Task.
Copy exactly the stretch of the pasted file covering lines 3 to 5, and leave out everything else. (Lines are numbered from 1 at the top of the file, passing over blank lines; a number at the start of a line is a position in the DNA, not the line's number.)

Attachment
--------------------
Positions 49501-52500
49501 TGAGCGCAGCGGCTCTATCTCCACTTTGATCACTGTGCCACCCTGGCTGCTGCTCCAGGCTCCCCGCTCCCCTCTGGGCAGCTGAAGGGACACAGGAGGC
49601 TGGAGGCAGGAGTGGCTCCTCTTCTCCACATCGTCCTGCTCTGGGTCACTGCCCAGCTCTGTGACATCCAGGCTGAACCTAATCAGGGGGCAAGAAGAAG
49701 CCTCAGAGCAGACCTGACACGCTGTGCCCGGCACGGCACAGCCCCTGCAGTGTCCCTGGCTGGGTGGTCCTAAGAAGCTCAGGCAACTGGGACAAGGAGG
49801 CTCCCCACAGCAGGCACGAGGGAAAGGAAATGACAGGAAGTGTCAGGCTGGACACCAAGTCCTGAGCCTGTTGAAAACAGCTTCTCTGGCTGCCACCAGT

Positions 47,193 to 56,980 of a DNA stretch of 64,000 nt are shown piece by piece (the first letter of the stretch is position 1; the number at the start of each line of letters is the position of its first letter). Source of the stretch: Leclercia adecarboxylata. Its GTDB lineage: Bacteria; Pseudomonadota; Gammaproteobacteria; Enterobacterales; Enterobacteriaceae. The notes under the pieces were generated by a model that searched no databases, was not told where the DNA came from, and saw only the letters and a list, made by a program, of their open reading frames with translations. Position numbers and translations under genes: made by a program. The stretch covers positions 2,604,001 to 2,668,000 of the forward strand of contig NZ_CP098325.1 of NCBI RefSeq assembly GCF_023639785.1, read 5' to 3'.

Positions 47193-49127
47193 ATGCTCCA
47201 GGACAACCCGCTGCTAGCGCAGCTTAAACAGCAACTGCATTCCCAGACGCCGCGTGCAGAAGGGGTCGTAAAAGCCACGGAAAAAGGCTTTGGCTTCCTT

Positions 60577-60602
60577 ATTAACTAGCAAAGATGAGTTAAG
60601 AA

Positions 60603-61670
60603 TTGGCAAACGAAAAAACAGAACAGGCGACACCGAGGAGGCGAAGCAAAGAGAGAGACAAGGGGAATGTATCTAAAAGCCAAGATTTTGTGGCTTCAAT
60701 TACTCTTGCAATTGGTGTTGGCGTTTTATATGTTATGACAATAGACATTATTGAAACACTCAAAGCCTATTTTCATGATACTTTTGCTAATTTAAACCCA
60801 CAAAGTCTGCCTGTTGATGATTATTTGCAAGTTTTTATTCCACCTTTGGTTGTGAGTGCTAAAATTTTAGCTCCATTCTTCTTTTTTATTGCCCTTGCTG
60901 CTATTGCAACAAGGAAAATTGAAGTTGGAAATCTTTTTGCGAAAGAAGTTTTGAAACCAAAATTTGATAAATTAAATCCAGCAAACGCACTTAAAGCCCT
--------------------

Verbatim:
49601 TGGAGGCAGGAGTGGCTCCTCTTCTCCACATCGTCCTGCTCTGGGTCACTGCCCAGCTCTGTGACATCCAGGCTGAACCTAATCAGGGGGCAAGAAGAAG
49701 CCTCAGAGCAGACCTGACACGCTGTGCCCGGCACGGCACAGCCCCTGCAGTGTCCCTGGCTGGGTGGTCCTAAGAAGCTCAGGCAACTGGGACAAGGAGG
49801 CTCCCCACAGCAGGCACGAGGGAAAGGAAATGACAGGAAGTGTCAGGCTGGACACCAAGTCCTGAGCCTGTTGAAAACAGCTTCTCTGGCTGCCACCAGT